The nation may be plunged into a constitutional crisis in about three weeks as the tenure of the acting Chief Justice of Nigeria, Justice Muhammad Tanko, comes to an end.
Tanko was inaugurated by President Muhammadu Buhari on January 25, 2019 following an order by the Code of Conduct Tribunal that the substantive CJN, Justice Walter Onnoghen, be suspended and the next in line of seniority, be sworn in.
The constitution states that the President cannot
Onnoghen has challenged his suspension before the Court of Appeal but the court has withheld judgment for unknown reasons while the case before the CCT has been given an accelerated hearing.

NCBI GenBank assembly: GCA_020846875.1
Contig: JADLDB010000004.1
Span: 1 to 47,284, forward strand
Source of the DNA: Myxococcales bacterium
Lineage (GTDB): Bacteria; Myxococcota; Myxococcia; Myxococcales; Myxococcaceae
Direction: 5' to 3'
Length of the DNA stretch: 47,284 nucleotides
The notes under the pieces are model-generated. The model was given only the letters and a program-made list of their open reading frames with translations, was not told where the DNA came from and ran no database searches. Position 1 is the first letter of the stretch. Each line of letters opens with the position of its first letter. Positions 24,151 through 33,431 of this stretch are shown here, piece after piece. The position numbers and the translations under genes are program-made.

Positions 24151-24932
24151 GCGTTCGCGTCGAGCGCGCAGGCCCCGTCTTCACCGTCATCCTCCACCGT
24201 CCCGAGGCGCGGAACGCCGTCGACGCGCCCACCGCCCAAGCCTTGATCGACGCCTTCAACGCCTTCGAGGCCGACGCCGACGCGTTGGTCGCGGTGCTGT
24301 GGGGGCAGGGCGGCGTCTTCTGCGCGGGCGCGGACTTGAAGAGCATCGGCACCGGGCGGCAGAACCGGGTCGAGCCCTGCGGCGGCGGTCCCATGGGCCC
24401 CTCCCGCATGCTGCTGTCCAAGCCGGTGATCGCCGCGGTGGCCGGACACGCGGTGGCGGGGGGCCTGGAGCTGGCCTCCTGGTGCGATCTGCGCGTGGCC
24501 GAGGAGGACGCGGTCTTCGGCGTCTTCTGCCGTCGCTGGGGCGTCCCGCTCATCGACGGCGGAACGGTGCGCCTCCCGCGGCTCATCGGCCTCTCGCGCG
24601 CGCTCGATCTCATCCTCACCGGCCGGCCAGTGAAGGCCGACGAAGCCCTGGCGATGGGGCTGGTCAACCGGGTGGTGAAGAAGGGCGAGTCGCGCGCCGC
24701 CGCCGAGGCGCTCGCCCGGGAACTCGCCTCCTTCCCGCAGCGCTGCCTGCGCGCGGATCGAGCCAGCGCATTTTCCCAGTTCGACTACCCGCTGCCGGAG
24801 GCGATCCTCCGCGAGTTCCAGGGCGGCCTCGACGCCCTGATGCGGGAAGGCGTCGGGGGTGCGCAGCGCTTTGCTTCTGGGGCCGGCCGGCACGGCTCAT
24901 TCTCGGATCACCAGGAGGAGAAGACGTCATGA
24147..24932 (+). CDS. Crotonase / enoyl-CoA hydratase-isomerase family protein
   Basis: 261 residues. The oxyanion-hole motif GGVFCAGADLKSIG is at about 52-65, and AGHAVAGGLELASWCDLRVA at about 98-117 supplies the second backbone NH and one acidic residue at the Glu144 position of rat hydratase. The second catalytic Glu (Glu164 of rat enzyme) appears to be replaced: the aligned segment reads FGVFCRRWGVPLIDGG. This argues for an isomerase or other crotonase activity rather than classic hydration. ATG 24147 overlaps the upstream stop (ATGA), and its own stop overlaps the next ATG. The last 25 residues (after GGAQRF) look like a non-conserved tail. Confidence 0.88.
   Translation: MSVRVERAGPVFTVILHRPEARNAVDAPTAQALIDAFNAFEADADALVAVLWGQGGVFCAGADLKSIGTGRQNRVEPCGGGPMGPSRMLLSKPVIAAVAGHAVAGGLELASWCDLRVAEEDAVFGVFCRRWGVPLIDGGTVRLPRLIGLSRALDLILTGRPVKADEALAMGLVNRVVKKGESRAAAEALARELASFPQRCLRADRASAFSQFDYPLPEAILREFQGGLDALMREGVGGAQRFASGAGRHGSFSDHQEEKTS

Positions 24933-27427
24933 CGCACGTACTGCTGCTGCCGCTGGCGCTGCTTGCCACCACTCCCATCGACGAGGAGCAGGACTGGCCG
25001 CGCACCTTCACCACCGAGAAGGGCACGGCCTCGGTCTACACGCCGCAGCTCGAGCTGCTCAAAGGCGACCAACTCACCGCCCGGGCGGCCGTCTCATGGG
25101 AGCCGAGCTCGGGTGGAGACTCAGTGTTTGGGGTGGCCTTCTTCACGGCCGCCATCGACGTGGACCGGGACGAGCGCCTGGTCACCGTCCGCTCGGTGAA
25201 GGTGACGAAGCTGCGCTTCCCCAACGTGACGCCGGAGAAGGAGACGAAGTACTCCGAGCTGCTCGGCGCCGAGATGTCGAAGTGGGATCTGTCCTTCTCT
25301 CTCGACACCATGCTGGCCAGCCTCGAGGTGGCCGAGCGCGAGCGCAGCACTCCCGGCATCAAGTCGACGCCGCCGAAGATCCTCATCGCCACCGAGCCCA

Buhari will only be able to extend Justice Tanko’s tenure if the NJC sends his name to the President for confirmation. He will subsequently be expected to send his name to the Senate for confirmation.
However, the Senate led by Senate President Bukola Saraki, is at loggerheads with the executive.
The upper chamber of the National Assembly harshly criticised Buhari for suspending Onnoghen and had even threatened to drag the executive arm of government to the Supreme Court.
Reliable sources in the Presidency feared that if Buhari nominates Muhammad as the CJN to the Senate, the current set of lawmakers would likely reject his nomination.
Speaking with The Punch, however, Chief Robert Clarke (SAN) said it was too early to speculate as the NJC still have three weeks.
Clarke said the constitution is clear that the appointment of judges should be on the basis of seniority and since Onnoghen remained under suspension, the NJC would have to extend the tenure of Justice Tanko, who is also being probed by the council.